Think beyond biomechanics

The use of data in a medical context has undergone a revolutionary change in recent years, particularly in elite sports, which has enabled significant progress. However, despite these successes, the use of data by the general public still faces various challenges. What are the advantages and what are the obstacles to data-driven work in practice?

Top sport as a pioneer

The systematic collection of medical data has become indispensable, especially in top-class sport. There are many reasons why data-driven work and access to relevant information for therapy and training are also of great value for other patient groups and non-elite athletes.

Data collection and analysis in a medical context is crucial as it forms the basis for improving diagnoses, treatments and services. In elite sport, data has long been indispensable for optimizing athletes’ performance, preventing injuries and increasing success. There are multiple reasons for that:

Individual care

Data allows individual strengths and weaknesses to be identified, enabling tailored training and therapy plans. In addition, with a patient-centered approach, information about the patient’s visual, cognitive and motor abilities plays an important role in assessing treatment progress, identifying causes and preventing new injuries. In addition, factors such as nutrition, sleep and psychological aspects play a crucial role.

Injury prevention

Through continuous data collection, injury risk factors can be identified and avoided at an early stage. For example, it is now known that deficits in visual and cognitive abilities can increase the risk of injury due to delayed hazard recognition, increased mechanical loading to compensate for deficits, and ineffective feed-forward processes.


Data plays a crucial role in assessing the status quo and analyzing treatment progress. Functions that a patient has to relearn during rehabilitation are recorded both qualitatively and quantitatively. The more valid and reliable data is available, the better the resulting decisions about the next treatment steps will be. It’s not just about the sheer amount of data from one area, such as motor skills, but rather about a holistic picture of the patient.


Data analysis helps athletes maximize their performance by identifying and improving weak areas. Especially in sports in which athleticism, chance and changing situations play a major role, such as ball sports, martial arts and racket sports. However, the underlying skills that determine the success of an action are often overlooked. Without knowledge of visual, cognitive and motor skills (VIKOMOTORIK®), a systematic, targeted and, above all, individual training process is difficult to implement.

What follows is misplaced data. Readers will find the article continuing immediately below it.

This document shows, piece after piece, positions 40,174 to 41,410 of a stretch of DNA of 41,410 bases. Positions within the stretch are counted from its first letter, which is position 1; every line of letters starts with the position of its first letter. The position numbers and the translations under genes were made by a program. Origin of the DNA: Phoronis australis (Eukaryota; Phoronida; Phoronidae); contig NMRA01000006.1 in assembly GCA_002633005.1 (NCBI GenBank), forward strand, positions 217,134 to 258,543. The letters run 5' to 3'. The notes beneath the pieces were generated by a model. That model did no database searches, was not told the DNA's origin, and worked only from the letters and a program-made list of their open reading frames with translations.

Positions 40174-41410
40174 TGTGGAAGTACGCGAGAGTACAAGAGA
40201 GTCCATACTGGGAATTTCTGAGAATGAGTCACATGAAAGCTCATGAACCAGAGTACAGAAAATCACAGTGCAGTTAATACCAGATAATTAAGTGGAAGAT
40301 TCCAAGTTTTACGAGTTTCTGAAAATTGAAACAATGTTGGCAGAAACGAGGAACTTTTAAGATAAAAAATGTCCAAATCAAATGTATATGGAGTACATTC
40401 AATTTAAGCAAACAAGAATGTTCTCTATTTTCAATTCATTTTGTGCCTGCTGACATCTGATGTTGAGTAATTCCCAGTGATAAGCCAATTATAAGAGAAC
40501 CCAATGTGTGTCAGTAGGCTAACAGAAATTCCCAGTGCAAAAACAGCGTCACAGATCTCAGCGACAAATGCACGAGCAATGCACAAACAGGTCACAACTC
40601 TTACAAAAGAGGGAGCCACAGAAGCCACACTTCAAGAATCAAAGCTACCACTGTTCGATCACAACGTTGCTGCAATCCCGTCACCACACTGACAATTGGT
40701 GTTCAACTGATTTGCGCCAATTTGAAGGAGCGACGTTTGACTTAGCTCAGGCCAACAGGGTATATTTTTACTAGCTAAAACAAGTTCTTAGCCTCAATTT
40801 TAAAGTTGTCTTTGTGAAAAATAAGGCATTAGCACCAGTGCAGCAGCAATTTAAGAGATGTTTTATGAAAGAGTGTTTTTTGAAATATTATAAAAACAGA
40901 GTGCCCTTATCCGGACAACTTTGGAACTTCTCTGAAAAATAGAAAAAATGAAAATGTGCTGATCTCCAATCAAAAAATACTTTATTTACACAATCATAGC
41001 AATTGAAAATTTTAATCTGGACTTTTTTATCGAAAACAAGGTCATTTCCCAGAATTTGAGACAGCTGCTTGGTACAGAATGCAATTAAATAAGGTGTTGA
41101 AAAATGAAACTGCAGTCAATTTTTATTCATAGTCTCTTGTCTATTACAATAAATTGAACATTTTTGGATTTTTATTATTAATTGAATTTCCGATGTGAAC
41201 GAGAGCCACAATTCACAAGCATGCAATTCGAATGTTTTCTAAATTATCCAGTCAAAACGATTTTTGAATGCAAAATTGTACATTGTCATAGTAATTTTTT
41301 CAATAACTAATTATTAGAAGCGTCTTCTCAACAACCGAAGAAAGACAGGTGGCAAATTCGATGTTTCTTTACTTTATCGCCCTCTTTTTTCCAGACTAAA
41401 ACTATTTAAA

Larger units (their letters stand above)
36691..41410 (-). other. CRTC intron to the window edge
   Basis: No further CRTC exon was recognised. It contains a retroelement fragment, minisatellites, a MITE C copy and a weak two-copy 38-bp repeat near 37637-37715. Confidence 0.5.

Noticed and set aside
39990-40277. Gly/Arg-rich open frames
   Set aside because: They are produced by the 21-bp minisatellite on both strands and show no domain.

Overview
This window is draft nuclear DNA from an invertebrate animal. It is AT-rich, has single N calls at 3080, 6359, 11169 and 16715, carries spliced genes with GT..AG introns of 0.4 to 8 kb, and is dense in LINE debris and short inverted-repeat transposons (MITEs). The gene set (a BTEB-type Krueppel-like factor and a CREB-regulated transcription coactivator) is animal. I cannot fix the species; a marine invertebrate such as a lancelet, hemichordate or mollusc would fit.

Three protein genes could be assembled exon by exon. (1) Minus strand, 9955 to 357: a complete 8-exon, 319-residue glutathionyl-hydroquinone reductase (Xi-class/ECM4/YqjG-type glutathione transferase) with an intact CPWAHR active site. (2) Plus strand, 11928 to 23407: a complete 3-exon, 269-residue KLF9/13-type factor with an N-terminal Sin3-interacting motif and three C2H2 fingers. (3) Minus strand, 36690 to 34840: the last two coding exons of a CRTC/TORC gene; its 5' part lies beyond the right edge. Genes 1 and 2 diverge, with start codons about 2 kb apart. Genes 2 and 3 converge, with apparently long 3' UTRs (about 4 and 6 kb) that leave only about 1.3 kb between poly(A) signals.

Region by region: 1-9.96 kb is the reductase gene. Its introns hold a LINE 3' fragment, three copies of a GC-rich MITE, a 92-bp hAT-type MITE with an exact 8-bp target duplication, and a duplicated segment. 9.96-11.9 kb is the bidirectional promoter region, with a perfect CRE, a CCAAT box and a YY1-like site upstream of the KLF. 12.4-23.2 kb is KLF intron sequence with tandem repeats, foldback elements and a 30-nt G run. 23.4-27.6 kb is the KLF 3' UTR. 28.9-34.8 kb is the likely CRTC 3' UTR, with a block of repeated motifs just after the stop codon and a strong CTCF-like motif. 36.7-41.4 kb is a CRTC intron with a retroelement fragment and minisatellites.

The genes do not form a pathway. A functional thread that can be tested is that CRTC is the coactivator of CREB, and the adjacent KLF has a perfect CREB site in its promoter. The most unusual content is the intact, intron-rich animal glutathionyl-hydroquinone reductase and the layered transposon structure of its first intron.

Woman is doing the one-legged stand on SKILLCOURT

Why the use of data for the general public has often failed in the past

Despite progress in top-class sport, the transfer into everyday practice and training facilities often lagged behind. This was often due to various factors:

Costs and effort

Collecting and analyzing medical data often required expensive technology and expertise that was not accessible to everyone. Today, affordable software and hardware is available for both elite sports and smaller facilities as new technologies such as lidar, AI and cameras have become more affordable. Since then, sports, military and commercial professionals have used the same systems and principles. The large amount of data from the general public also benefits elite sport.

Lack of data integration

Data is often stored in isolated silos. In addition, in the past there were only a few systems in use in many facilities, especially in elite sports. And if so, then they came from different manufacturers. As a result, neither the data nor the insights from the collected data could be incorporated into the daily operations of commercial providers.

Significance for the future of modern practices

Ultimately, with today’s technologies, processes and knowledge from elite sport, it is possible for any exercise and training facility to work. This will lead to ever better diagnostics as well as optimized and safe therapy planning and implementation, as progress depends on the abilities and actual performance of the individual and not on standardized plans. Importantly, this does not place an additional burden on staff in medical facilities, but rather streamlines work processes. This transfer from sport to everyday life benefits patients, therapists and entrepreneurs.


In the medical context, systematic data collection and data-driven work are indispensable. While elite sport is already benefiting from data collection, hurdles had to be overcome for the general population. These barriers have been partially overcome through the use of SKILLCOURTS, making technology and software from elite sport accessible to therapists and trainers. This means that patients benefit from all the advantages of individual and evidence-based training therapy. This approach can significantly improve the quality of life and health of many people. In addition, therapists and trainers have more opportunities to use their specialist knowledge efficiently, and practices and training centers not only improve their attractiveness on the job market, but also their financial situation.


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What are the advantages and what are the obstacles to data-driven work in practice?

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